Specifically, the apex bank offered N50 billion for 120-day tenor instruments and N70 billion for 127-day instruments. The instruments are expected to mature on May 2, 2013 and May 9, 2013 respectively. While the subscription for the 120-day tenor was N114.856 billion, the apex bank only sold a total of N50.275 billion. In the same vein, while the subscription for the 127-day tenor was N155.314 billion, total sale stood at N90.064 billion. The stop rates were 13.2990 per cent and 13.340 per cent respectively.
World Bank Loans
The Federal Government has borrowed a total of $4.4 billion in external loans in the past seven years. Of this amount, which was approved by the World Bank, only $1.8 billion has been disbursed while the balance continues to attract a service charge. The revelation was made last week as the House of Representatives endorsed the Federal Government's 2013-2015 External Borrowing Plan. A report on the investigation conducted by the House of Representatives Committee on Aids, Loans and Debt Management on the 2013-2015 External Borrowing Plan had placed a ceiling on external borrowing at $7.3 billion as opposed to the over $9 billion proposed by the Federal Government.
Data on Africa
The World Bank last week decried the quality and relevance of data from Nigeria and other African countries, which it described as largely obsolete. The bank’s Director, Department of Economic Policy and Poverty Reduction Programmes, Africa, Mr. Marcelo Giugale, expressed concern that a lot of money had been invested in improving statistics in a lot of countries on the continent, explaining that most of that money came as donations from well-meaning rich countries. He said a report tagged, “Partnership in Statistics for Development in the 21st Century”, had revealed that between 2009 and 2011, Africa received $700 million to build capacity for data collection. He stressed that communication technology is what would revolutionise African statistics.
Giugale added: “First, we don't really know how big (or small) many African economies are. In about half of them, the system of “national accounts” dates back to the 1960s (1968, to be precise); in the other half, it is from 1993.”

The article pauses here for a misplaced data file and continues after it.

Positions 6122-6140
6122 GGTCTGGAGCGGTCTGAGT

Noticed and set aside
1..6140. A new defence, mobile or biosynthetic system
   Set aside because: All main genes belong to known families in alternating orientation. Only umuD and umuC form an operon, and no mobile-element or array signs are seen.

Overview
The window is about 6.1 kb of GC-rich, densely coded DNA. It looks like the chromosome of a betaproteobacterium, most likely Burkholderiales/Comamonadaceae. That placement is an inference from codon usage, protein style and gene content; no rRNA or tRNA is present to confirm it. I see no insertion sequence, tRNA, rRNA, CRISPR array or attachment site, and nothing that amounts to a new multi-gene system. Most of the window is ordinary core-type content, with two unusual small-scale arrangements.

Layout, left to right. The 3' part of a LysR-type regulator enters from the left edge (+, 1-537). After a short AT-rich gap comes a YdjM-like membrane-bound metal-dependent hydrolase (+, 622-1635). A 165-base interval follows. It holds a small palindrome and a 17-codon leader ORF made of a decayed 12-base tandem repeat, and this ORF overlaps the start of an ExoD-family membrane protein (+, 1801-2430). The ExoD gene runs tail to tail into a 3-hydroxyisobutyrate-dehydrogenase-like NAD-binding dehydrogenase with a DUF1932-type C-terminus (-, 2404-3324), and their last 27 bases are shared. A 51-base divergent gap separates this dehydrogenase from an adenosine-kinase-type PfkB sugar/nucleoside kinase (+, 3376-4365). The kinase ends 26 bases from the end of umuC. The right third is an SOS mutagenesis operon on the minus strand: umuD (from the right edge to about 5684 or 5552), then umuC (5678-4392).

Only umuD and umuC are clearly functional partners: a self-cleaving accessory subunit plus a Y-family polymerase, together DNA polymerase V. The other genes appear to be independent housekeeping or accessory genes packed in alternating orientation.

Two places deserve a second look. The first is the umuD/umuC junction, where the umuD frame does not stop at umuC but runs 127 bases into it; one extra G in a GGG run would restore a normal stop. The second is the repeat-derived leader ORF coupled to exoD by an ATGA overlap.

The CBN last week expressed dismay over the seeming pessimism by some Nigerians over the future economic prospects of the country. Director, Communications, CBN, Mr. Ugochukwu Okoroafor, said there was the need to work together in other to actualise the goal of making the country one of the top 20 economies in the world by 2020. Okoroafor was reacting to the recent report by the United States National Intelligence Council (NIC), which indicated that Nigeria could join a few other countries including China that would be instrumental in shaping the world’s economy by the year 2030.
He said: “I think Nigerians don't take themselves as seriously as the rest of the work sees us. We all need to come together and see what we have here and work. The world sees us as a major power; I think that we don't fully appreciate the power that we have.”
The United Bank for Africa (UBA) Plc last week said it had been given impressive ratings by two leading rating agencies- Global Credit Rating Company (GCR) and Fitch Ratings (Fitch). The bank had said that the ratings attested to the group's strong liquidity, solid risk management and robust balance sheet.
It explained: “GCR assigned UBA a long term national rating of AA- and a long term international rating of B+, both with stable outlook. The agency also affirmed the first two issuances of the group's N400 billion Medium Term Debt Capital Raising Programme.”